What is really Sustainable Fashion?
How can we distinguish what is within the standards of sustainability from what is not?
More and more people are concerned about consuming more cleanly, so many brands use terms like eco, vegan and green. How do we know that these designations correspond to reality?
There are brands committed to changing their standards and investing in new technologies that can revolutionize the way clothes are produced. Other brands use these designations to reach new customers, but they do not always meet sustainable standards. This phenomenon is called greenwashing.
Therefore, we must be well-informed about what kinds of conscious fashion exist, and which ethical standards they follow in order to use green designations. Often, what is sustainable for one group of people may not be for another; consequently, sustainable fashion does not mean the same for everyone. It lives on a wide spectrum and it is up to each of us to explore it.
There are brands that, in the production cycle of their clothes, are dedicated entirely to maintaining a code of ethics – from the choice of materials to the way pieces are packed. Others try to focus only on some code of ethics, be it human rights or animal rights.
Below is a comprehensive guide to the types of conscious fashion that exist so you’ll be better informed about the choices you make with your wallet.
This term was inspired by the Slow Food movement, which advocates quality, fairness, and transparency. Thus, the same ideas were transferred to the fashion field. This “slow movement” suggests that we have to slow down our lifestyle and the way we consume. Products with a longer life, such as high-quality parts and timeless design, are valued.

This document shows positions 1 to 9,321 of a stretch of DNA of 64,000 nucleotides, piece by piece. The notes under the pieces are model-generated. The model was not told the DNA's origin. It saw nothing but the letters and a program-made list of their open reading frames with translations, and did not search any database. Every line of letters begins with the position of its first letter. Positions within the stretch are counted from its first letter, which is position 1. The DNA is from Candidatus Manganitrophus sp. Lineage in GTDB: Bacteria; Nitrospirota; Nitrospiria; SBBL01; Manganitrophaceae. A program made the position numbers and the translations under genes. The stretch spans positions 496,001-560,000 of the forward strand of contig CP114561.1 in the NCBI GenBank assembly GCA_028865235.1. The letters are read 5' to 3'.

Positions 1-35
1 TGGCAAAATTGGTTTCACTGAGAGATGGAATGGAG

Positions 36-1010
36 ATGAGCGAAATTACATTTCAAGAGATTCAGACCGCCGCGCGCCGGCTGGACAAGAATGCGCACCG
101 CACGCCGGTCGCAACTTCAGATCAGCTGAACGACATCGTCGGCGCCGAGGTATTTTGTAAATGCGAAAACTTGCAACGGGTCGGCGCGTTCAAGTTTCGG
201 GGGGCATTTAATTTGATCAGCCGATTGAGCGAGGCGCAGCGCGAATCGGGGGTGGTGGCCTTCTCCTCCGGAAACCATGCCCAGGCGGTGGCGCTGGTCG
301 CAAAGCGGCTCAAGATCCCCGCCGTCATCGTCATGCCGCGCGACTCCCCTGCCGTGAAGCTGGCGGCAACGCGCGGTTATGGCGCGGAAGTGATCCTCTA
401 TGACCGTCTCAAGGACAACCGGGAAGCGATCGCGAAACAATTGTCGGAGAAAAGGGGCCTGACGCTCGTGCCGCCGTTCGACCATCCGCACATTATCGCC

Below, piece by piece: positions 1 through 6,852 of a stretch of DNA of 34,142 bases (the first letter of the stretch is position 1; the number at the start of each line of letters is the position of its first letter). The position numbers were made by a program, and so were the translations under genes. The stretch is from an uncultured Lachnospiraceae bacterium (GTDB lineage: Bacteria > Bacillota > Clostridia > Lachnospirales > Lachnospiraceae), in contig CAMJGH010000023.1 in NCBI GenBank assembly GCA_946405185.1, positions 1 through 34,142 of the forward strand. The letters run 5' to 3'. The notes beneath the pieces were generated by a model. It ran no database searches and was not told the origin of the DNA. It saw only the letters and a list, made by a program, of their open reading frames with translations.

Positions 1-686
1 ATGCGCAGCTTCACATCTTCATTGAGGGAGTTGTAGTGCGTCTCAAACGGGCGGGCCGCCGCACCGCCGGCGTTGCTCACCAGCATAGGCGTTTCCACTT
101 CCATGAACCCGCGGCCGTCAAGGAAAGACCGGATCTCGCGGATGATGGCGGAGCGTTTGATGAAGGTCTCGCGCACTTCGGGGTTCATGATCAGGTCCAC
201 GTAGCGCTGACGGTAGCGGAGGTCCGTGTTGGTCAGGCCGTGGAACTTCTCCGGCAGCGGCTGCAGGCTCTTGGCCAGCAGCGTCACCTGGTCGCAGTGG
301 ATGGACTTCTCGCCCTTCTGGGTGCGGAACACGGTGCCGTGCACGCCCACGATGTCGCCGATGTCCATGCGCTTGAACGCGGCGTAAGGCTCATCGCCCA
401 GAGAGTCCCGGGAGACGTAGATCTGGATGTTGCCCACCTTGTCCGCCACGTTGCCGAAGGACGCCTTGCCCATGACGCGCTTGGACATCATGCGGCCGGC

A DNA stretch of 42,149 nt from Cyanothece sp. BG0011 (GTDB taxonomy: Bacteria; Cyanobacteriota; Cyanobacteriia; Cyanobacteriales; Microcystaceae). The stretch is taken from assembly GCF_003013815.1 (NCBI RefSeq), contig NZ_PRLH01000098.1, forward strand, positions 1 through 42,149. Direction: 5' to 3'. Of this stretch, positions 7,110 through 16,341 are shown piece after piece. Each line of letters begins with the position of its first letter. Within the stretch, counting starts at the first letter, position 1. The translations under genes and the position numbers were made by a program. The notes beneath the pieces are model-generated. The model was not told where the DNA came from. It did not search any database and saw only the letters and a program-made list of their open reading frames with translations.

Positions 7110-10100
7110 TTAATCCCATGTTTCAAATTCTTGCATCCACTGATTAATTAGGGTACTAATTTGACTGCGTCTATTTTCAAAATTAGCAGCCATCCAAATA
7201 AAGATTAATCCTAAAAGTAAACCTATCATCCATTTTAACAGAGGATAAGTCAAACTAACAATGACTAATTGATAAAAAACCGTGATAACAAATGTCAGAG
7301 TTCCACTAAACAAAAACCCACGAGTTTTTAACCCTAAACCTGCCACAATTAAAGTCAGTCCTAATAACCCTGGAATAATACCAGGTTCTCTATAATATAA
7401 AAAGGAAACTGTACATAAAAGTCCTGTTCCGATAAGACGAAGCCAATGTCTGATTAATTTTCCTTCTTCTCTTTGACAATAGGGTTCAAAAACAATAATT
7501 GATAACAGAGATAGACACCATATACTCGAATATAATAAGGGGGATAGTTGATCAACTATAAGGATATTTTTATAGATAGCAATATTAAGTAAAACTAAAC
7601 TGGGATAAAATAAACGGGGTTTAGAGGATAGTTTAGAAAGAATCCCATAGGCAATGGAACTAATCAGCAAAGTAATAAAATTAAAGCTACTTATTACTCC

Sustainability can be defined as our ability to interact with the world while preserving the environment, so that we do not compromise the natural resources of future generations.
Therefore, it pays attention to brands belonging to this movement, as they must incorporate healthy practices such as reducing unnecessary consumption, promoting fair rights for workers and responsibly using these natural resources.
Slow Fashion prioritizes values such as estimating and repairing instead of buying new. It thus supports other types of fashion that respect the same values as eco, sustainable and ethical.
Buying second-hand clothing remains the most sustainable form of buying, as used clothing eventually ends up in a landfill in a third-world country, decomposing for hundreds of years. If we buy second-hand clothes, we can avoid waste. There is so much clothing out there; if you can, instead of buying new, shop second-hand.
Besides not contributing to production processes that harm the environment, you can find unique items in second-hand stores. You can explore your creative side too and find pieces that you can repair, sew, re-sell or exchange. Find more about your personal style with my free eBook that you can download below.
According to the previously given definition of sustainability, sustainable fashion should not be detrimental to the ecosystem in the process of creating any piece.
Sustainable fashion is concerned with three essential points: the carbon footprint left, the amount of water spent, and the number of agro-toxins (pesticides, chemicals, etc.) used in the process.
Usually materials such as organic cotton, linen, Tencel, organic wool, recycled polyester, hemp, etc. are used because they are less polluting than others. These materials avoid pesticides and use natural pigments to dye their parts, protecting the planet and the health of workers. From peasants to factory workers, sustainability must include the well-being of everyone and everything involved in the process of making a piece.
Sustainable fashion has always been perceived as being expensive, and being worn by hippies and elitists. I have already been told that I was a hipster for saying that I try to dress more sustainably.
We need to improve our relationship with ourselves and the planet to see beyond the surface.